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Disrupting Qualitative Inquiry

Possibilities and Tensions in Educational Research


Edited By Ruth Nicole Brown, Rozana Carducci and Candace R. Kuby

Disrupting Qualitative Inquiry is an edited volume that examines the possibilities and tensions encountered by scholars who adopt disruptive qualitative approaches to the study of educational contexts, issues, and phenomena. It presents a collection of innovative and intellectually stimulating chapters which illustrate the potential for disruptive qualitative research perspectives to advance social justice aims omnipresent in educational policy and practice dialogues. The book defines «disruptive» qualitative methodologies and methods in educational research as processes of inquiry which seek to:
1) Disrupt traditional notions of research roles and relationships
2) Disrupt dominant approaches to the collection and analysis of data
3) Disrupt traditional notions of representing and disseminating research findings
4) Disrupt rigid epistemological and methodological boundaries
5) Disrupt disciplinarily boundaries and assumptive frameworks of how to do educational research
Scholars and graduate students interested in disrupting traditional approaches to the study of education will find this book of tremendous value. Given the inclusion of both research examples and reflective narratives, this book is an ideal text for adoption in introductory research design seminars as well as advanced courses devoted to theoretical and practical applications of qualitative and interpretive methodologies.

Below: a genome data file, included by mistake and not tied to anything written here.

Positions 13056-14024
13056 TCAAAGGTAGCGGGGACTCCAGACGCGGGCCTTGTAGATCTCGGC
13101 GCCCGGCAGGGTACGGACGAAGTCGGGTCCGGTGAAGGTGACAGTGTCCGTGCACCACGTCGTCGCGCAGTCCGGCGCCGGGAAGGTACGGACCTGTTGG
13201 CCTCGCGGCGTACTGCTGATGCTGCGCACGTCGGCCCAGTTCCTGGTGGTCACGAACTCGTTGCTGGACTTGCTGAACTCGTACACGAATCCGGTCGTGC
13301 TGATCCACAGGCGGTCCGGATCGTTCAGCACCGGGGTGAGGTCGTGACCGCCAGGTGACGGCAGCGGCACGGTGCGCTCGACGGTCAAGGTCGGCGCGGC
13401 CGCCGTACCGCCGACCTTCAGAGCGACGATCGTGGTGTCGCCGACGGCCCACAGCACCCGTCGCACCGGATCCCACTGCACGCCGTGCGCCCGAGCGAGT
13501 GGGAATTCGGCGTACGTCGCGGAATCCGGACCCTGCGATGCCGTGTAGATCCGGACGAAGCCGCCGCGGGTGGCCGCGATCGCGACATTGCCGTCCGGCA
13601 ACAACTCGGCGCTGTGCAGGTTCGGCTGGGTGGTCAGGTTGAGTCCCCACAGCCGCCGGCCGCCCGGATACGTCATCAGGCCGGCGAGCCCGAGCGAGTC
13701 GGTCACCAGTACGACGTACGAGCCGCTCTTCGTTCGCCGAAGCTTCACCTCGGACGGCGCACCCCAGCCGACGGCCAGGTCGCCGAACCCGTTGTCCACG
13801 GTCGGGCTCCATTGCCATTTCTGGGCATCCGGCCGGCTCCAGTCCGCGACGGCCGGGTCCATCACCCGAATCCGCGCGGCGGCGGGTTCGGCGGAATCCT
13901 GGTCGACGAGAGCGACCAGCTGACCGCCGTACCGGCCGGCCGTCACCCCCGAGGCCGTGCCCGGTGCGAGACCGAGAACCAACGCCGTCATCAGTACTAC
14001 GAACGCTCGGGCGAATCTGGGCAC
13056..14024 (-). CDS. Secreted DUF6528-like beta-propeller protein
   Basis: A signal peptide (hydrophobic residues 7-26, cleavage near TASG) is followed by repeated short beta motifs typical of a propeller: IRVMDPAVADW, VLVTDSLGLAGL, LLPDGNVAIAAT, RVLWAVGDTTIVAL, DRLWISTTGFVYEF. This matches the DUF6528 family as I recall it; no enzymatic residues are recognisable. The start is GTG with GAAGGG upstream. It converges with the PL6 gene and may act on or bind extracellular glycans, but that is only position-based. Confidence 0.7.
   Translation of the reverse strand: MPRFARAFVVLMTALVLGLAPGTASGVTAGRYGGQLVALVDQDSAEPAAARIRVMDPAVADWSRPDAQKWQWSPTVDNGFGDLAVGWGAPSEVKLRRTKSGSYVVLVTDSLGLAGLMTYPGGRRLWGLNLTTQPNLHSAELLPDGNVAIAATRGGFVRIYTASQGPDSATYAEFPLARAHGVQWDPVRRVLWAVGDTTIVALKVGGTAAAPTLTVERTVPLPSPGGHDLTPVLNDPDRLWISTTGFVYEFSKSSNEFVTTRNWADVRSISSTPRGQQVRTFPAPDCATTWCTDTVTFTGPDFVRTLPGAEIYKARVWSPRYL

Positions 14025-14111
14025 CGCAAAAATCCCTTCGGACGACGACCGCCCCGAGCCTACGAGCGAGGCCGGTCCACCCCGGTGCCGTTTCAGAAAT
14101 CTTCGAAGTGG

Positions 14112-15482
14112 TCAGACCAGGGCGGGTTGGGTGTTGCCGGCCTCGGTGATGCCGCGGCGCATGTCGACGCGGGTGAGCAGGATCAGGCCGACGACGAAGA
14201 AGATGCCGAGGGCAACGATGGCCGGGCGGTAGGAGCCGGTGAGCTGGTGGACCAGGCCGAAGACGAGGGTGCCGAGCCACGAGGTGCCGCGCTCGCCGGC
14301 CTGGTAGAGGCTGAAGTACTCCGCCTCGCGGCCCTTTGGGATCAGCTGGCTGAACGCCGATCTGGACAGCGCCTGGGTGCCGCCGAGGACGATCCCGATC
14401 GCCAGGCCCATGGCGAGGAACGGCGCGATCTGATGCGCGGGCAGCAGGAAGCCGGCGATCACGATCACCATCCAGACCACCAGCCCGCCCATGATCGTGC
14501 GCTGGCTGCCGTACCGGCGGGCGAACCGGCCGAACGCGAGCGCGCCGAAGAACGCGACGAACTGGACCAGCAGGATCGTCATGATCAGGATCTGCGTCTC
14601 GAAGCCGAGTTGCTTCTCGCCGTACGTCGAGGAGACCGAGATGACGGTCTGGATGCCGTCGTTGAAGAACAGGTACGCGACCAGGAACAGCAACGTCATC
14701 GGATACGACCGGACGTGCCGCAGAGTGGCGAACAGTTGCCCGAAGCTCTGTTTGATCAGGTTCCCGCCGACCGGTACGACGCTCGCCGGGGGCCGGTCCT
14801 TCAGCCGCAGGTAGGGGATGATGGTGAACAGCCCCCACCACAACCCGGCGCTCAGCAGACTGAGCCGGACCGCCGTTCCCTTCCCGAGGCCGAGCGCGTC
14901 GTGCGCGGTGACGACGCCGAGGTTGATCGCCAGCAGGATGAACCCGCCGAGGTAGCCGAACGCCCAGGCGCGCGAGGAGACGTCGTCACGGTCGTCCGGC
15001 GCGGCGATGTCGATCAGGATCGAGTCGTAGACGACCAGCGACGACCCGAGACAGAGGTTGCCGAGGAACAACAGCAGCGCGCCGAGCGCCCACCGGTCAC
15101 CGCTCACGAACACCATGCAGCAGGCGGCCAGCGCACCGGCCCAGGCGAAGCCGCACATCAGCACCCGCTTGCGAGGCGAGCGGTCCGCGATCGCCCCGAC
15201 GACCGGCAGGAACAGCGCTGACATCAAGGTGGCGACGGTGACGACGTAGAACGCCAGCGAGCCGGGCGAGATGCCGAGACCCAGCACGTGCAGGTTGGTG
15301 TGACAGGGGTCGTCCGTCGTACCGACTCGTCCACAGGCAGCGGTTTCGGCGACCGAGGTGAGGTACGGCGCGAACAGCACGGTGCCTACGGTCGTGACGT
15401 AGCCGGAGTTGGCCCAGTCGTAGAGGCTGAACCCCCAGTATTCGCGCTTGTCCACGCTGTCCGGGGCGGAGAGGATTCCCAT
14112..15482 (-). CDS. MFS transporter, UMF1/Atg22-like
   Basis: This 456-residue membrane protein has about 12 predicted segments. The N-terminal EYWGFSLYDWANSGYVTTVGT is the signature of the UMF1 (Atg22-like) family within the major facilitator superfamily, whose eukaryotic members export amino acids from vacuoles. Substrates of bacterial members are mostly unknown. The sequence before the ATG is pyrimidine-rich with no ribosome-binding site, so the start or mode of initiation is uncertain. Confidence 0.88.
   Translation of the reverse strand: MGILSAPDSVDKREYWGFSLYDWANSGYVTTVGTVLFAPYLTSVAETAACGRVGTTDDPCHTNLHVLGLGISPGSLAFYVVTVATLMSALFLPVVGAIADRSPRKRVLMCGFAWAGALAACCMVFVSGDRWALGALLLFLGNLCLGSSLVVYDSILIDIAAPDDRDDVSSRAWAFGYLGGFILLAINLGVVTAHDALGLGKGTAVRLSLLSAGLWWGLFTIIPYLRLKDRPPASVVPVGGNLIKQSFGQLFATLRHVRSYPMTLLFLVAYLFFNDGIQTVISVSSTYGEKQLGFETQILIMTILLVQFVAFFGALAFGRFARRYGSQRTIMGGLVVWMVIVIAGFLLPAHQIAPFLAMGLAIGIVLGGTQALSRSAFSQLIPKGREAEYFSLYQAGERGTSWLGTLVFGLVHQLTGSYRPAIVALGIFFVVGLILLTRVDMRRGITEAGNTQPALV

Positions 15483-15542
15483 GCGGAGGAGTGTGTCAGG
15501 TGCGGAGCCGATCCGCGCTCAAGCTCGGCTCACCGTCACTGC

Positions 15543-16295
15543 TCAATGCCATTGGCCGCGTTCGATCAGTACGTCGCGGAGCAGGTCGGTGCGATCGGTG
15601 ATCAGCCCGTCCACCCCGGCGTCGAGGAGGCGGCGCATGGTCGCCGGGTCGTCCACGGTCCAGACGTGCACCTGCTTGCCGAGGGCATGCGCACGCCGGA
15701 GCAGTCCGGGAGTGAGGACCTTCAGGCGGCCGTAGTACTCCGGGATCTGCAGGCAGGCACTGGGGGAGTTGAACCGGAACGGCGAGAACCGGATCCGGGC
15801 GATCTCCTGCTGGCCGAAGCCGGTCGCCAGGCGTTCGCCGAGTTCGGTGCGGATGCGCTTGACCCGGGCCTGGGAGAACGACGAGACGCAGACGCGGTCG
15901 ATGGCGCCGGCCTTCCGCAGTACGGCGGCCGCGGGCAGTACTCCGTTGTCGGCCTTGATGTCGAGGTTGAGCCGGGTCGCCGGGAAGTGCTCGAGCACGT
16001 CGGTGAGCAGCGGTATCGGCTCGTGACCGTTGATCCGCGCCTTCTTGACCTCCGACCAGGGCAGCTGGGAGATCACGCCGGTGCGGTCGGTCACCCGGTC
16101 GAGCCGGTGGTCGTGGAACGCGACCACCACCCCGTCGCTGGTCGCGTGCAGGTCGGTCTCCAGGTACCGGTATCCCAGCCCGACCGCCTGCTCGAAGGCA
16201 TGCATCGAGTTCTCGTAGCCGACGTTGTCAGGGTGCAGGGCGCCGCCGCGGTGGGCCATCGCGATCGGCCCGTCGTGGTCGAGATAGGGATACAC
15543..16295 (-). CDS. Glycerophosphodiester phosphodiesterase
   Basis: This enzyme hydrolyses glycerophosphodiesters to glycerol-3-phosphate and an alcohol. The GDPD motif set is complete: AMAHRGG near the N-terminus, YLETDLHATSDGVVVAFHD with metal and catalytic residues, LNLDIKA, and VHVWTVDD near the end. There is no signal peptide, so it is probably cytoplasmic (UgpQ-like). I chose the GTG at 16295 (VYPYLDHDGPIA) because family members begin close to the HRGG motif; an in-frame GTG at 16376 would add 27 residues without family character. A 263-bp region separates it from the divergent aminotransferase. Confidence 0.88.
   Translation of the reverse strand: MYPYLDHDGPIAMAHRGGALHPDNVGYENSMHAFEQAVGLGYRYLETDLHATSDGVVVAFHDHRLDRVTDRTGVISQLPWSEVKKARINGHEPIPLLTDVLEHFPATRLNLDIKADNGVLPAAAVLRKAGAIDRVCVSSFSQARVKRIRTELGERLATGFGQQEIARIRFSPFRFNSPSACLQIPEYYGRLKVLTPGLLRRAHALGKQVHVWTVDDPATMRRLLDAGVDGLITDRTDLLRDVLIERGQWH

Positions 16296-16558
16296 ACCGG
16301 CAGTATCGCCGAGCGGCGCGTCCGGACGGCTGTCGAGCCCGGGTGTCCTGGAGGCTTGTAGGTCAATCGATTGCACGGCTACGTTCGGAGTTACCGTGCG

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Chapter Five: Always Already Inquiry: A/r/tography as a Disruptive Methodology


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Always Already Inquiry

A/r/tography as a Disruptive Methodology


To engage in a living inquiry is to learn to let go, to leave the spurious safety of Research—that crumbling roof over Education that often separated us from life and rarely protected us anyway—and to enter an open field, ears and wings bristling. (Neilsen, 2008, p. xvi.)

As qualitative researchers engaged in living inquiry, we have a felt sense of Lorri Neilsen’s1 bristling wings. When we read her words, the pores in our skin tighten, the muscles in our shoulder blades contract, the hairs on our arms lift; we are ready to take flight. And yet, the word bristling conjures up more than the excitement of threshing over an open field. Bristling is also to fume and to agitate. In its subtext is the need to mourn and yearn. When, as educational researchers, we take flight in the manner in which which Neilsen urged, we move aloft while also steeling ourselves for what we will see from the air.

What we will see—as Neilsen inferred, and others (e.g., St. Pierre & Pillow, 2000) have evoked—are the ruins of research-as-usual. Within the education field, certain research methods have attained a privileged status through their claims to produce valid, generalizable, and replicable results, despite oppositional efforts to question what is lost in the processes of...

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